(Shearsman Books, 2021); pbk £10.95
This poetry and short prose collection displays an obsession with memories: how they fade from us and what we lose when one forgets them. George Messo creates an overwhelming feeling of cold darkness in The Invention of Lars Ruth. The collection is separated into two sections, ‘The Invention of Lars Ruth’ and ‘Cuckoo Taiga’ and dispersed through the text are eerie sketches, like a scribble of a place someone is forgetting. These images add to the dimensionality of the world Messo builds; not only do we find ourselves in highly provocative settings through words, but we are also made to pay even closer attention through illustration.
Many of the poems are named after this seemingly all-knowing, benevolent character of Lars (‘Autumn Lars’, ‘Visioning Lars’) and are set in the depths of forests or around lakes. These are particularly atmospheric locations; his natural settings are incredibly immersive. In addition, Messo provides a character who almost acts as a guide, and often as the reader you feel as though you are walking through the trees or submerged under the water.
There is an existential consideration within the book too:
We sleep in meadows,
Darkness breaks out and surrounds us.
One ear pressed to the earth,
One to the cosmos.
‘Siege of Lars’
The speaker, the person who Lars came to visit, seems to consider life and death somehow on both a cosmic and a ground level. This collective ‘we’ encompasses not only the narrator and Lars, but all of us—humanity—who are part of the universe below the vast cosmos. The isolated settings in the dark or by the rivers or lakes seem to create a sense of loneliness or even nostalgia for what one has lost; but in contrast with the use of ‘we’, ‘us’ and ‘you’, decidedly includes the reader and makes them a part of this study of life and death. There are many deaths memorialised in this book and it seems that we are invited to consider them as a part of the nature, the cycle, of life.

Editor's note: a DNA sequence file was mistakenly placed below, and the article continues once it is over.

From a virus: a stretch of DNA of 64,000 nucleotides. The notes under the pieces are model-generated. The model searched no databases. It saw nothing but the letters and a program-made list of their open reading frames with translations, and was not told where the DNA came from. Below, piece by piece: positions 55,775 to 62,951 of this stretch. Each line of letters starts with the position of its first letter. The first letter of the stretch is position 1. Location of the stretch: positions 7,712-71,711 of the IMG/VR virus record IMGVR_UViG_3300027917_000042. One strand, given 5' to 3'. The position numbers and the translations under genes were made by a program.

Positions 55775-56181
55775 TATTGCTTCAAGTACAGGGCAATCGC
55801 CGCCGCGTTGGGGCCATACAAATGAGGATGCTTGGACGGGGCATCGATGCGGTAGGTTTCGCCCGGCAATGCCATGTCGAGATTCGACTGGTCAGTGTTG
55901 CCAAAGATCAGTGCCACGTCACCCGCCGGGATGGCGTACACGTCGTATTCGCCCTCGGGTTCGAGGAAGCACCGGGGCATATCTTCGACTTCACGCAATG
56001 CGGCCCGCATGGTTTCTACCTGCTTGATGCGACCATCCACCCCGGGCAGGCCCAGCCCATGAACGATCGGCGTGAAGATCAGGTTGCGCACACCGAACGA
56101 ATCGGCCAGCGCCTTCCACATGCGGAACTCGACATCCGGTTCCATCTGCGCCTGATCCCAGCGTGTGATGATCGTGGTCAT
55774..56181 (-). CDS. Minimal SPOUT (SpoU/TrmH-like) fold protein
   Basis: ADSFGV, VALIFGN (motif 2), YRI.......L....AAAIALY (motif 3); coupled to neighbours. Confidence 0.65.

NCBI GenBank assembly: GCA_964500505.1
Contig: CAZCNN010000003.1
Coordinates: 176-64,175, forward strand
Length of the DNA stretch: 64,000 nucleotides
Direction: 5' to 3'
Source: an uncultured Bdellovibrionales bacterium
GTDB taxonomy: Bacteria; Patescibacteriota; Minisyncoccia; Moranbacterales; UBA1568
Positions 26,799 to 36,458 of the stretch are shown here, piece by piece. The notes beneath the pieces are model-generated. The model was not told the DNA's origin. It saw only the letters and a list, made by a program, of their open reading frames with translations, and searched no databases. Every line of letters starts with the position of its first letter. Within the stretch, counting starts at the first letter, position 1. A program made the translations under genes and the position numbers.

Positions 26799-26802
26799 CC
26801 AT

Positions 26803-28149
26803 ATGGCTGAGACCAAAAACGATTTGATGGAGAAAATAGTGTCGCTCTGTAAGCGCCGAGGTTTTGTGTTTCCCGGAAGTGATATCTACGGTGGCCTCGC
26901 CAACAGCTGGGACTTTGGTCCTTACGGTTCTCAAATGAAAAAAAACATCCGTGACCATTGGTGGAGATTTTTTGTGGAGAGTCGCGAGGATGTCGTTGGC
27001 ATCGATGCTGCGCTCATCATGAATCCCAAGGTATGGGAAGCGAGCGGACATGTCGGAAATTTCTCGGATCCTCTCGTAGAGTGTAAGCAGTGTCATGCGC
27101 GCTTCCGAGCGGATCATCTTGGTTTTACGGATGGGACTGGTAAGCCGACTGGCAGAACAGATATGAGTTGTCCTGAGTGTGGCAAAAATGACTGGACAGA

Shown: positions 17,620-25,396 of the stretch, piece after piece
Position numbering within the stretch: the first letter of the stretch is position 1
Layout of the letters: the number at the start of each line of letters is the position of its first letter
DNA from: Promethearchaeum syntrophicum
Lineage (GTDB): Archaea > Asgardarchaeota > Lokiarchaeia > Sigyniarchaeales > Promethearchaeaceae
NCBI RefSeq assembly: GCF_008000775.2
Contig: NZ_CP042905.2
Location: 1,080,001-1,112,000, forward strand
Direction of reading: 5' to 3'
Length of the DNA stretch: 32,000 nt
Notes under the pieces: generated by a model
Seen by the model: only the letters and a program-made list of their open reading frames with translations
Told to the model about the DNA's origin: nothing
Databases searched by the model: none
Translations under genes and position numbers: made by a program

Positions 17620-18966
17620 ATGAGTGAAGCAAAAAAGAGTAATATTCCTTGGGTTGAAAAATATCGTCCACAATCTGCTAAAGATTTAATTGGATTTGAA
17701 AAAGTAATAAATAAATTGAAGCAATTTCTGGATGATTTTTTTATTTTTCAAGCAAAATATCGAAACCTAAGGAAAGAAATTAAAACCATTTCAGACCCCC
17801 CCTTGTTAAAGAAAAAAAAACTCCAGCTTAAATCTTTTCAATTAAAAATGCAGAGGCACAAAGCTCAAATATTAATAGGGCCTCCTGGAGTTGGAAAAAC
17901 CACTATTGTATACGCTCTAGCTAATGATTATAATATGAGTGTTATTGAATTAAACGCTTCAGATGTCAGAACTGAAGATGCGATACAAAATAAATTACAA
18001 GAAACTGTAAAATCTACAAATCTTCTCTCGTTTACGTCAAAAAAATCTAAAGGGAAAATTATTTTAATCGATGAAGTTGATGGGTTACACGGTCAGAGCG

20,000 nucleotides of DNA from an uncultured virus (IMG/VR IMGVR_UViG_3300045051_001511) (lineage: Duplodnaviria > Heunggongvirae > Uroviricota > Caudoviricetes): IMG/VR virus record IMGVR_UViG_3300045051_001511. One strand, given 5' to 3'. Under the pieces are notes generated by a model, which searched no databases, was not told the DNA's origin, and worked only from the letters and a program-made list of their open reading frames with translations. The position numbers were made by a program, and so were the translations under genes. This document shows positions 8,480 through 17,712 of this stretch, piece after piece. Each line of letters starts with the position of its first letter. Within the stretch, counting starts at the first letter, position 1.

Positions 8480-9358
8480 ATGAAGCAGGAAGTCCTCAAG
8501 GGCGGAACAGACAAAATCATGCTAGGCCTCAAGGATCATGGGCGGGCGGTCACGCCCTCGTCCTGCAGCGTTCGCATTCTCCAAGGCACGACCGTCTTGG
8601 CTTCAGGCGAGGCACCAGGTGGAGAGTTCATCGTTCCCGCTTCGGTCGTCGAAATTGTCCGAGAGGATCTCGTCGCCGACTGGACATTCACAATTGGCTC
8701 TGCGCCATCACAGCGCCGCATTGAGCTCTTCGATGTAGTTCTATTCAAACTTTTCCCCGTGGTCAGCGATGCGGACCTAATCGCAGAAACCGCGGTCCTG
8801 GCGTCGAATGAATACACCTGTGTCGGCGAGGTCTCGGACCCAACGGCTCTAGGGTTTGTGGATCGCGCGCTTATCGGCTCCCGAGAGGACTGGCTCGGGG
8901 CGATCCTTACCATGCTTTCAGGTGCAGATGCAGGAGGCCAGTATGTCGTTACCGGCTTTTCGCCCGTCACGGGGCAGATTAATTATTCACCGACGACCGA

with morning in the room
until the grey walls turned blue
and the breath went out of him.
No slowing down
or sudden exhalation
of a dying wish. Just
my father, dead.
‘A Dwelling Place for Lars’
The plain way that the poetry approaches loss and death creates a stark, cold mood. The darkness of decay and grief expressed through visual sensory description transcends the page and is not only bleak in its themes, but in its setting and imagery in a way that carries you as the reader into a stormy lake or a forest in the night. Here you begin to ponder the meaning of life from the depths of where Messo has placed you,
the foetus knows everything
There is repeated use of birth as an illustration of pure, natural life, like in ‘Oared’. There are several poems that focus on birth as essentially the next stage of this inevitable cycle. Eggs are effectively used as an imagery vehicle of this phase of life, as well as the foetus.
There were eggs and there was a bowl.
Something marvellous would soon begin.
‘Three Eggs Lars’
One might expect, though, to read one section considering birth and the other death —the poems occasionally feel disorderly —but this has a logic on Messo’s part: communicating the unpredictability of death or change. It is a ‘wave you feel but never hear’.
Sometimes we cannot see it coming, sometimes it takes us by surprise… sometimes it happens just as a new, brilliant change occurs, and knocks you down into this dark lake again. But death is always untimely. It does not run on our time, and when it comes, it hits you hard, like the cold. All this, I believe, is illustrated in The Invention of Lars Ruth.
you too will have your grave.
‘Lines at Palkovare’